It was hidden in the lower works out of his way. 
The shei'iff went down after it. The mining company 
quit pumping and let the shaft fill up with water> 
not soon enough, however, to save their amalgam. 
Stone got his pay. It is not intended to convey the 
idea that quartz mining is necessarily demoralizing, 
more than any other business which happens to be 
unprofitable. The mill and mine (Spring Hill) was 

owned by P. M. Eandal, B„ F. Pendleton, and 

Palmer until 1858, when they finally broke up, the 
creditors taking the property and running it with 
success, paying off the debts, after which, about 
1861, it fell into the hands of Isaac Perkins. He 
ran it for four years at a loss; then the Hoopers, 
father and son, tried it with no better success. In 
1867, work was suspended until it was consolidated 
with the Keystone Company's property. 


This mine has the most eventful history of any 
of the Amador mines. Though never called on 
the stock-boards, it has almost a world-wide reputa- 
tion. It was here that quartz mining in this county 
commenced, and here were made the first failures as 
well as successes. In the history of the beginning of 
quartz mining, we left the Spring Hill and Granite 
State making their first efforts in the work. We 
have seen that the Spring Hill was located by the 
minister company, consisting of Davidson, Herbert, 
Glover, and Cool. The Granite State was located by 

Wheeler; the Walnut Hill, named after Beecher's 
famous seminary near Cincinnati, by two brothers 
named Holt. The mill was in the house now used by 
the Keystone company, as an office and assaying 
room. After the mill and mine had been run for a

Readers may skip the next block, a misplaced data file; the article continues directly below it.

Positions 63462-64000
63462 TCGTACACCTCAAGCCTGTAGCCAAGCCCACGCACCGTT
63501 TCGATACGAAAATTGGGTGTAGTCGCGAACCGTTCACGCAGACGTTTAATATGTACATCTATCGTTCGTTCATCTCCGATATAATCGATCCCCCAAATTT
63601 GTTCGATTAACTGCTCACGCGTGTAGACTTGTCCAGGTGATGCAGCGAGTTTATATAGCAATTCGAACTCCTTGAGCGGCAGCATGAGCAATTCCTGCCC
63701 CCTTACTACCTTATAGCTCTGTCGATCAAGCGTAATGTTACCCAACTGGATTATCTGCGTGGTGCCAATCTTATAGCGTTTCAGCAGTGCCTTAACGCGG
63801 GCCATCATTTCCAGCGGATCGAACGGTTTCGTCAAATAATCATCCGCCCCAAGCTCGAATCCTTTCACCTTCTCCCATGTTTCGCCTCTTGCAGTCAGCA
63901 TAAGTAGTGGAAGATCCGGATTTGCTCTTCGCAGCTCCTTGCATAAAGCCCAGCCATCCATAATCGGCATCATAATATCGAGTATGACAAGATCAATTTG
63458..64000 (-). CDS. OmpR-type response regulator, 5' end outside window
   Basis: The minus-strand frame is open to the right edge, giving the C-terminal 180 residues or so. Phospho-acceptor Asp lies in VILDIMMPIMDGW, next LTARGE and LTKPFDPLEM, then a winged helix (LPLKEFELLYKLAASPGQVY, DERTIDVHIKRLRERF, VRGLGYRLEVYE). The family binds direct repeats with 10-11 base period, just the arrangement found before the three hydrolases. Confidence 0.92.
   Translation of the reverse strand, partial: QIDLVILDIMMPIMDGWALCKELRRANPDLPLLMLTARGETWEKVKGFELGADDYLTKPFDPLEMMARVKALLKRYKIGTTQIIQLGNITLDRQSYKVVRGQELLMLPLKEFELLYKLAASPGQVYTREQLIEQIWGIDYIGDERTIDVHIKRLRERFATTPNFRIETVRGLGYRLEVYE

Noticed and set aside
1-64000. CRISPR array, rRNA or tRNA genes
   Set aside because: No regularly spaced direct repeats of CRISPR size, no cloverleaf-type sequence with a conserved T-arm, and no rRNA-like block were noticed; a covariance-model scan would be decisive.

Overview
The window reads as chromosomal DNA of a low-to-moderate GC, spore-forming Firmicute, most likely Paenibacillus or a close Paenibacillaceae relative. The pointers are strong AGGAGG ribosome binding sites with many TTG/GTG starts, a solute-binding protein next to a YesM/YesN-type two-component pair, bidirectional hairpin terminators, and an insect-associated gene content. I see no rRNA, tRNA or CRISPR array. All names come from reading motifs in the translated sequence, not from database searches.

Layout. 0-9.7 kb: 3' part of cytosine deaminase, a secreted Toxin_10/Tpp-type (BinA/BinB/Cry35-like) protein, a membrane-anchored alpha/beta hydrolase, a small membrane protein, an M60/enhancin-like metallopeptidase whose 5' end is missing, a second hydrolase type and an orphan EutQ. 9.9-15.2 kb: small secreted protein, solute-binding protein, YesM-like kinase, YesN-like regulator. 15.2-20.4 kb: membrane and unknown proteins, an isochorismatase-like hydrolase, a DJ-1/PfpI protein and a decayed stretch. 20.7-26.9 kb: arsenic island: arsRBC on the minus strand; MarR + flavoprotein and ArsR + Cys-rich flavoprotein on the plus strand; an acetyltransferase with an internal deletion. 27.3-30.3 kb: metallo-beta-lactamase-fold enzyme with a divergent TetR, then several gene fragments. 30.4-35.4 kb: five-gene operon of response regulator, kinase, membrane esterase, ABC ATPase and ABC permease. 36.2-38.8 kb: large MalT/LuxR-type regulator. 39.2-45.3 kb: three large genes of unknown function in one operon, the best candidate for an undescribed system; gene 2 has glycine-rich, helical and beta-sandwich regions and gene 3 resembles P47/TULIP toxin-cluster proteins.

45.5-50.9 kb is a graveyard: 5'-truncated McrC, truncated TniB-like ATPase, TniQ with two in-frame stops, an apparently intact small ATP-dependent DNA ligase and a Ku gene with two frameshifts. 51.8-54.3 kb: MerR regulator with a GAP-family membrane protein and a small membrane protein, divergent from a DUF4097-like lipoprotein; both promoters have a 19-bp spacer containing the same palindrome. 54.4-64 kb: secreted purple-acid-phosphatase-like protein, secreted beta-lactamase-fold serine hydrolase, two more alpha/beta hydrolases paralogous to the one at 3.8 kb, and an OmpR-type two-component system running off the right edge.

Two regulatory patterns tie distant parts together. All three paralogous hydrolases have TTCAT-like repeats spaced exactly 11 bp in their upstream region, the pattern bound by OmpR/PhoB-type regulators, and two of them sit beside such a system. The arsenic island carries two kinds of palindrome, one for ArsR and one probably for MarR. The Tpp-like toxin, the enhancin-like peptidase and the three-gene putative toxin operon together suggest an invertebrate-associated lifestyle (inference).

while at a loss, the two brothers proposed to run it 
themselves for what they could make out of it. They 
found a bonanza, making twenty thousand dollars in 
a short time. 

The Granite State was located near the present 
Keystone mill; the Spring Hill towards the creek, 
these mines had, at first, been worked with arastras 
which made selected rock yield one hundred dollars 
per ton, but the process was slow and was abandoned, 
though an attempt was made to run the arastras by 
water-power, which also was a failure. These three 
mines constitute the property now known as the 


The Granite State and Walnut Hill. About 1857 
these two mines had some share-holders in common, 
one of whom, Samuel Mannon,made a proposition that 
they should consolidate, which was adopted, the new 
company being called the Keystone; but the move 
did not relieve the indebtedness which was over- 
whelming, everything being attached for much more 
than it was worth. A mortgage on it was foreclosed, 
but an older judgment, in the hands of A. H. Kose 
and Phil. Crusart, took the mine, Eose eventually 
becoming sole owner. It was not supposed to be a 
paying property, though it was worked more or less, 
the mill being used for custom work as well as for 
the mine. Once during the time it was sold to Frank 
Tibbetts, who run it at a serious loss, and the prop- 
erty reverted to Eose. In 1869 it was sold to J. M. 
McDonald, Michael Eeese and others, of San Fran- 
cisco, for one hundred and four thousand dollars, 
which was thought by outsiders to be an enormous 
price. It had previously been offered for fifteen 
thousand dollars, but the rich discoveries then being 
made along the range in the vicinity of the Seaton 
mine shot quartz up with alarming rapidity. It 
is currently reported also, that the Mint receipts for 
custom work, were used to enhance the apparent 
value of the mine. At all events the first workings 
were a total failure. The old proprietor was heard 
to say that that no child born would live to see the 
mine pay for itself!! This may all be legitimate 
among stock-dealers. 


Old miners had suspected another vein to the east 
in what was considered the hanging-wall, though 
this opinion was not shared by the former proprie- 
tors. Occasionally a blast in the hanging-wall 
would show stringers of quartz which indicated 
another deposit. A cross-cut was started, but a 
beginning had hardly been made when rich quartz 
was uncovered. Quartz in the hanging-wall was a 
novelty, but there it was sparkling with gold. The 



first month's crushing paid forty thousand < 1 < > lj . 

and the next — and ever since the same. By select-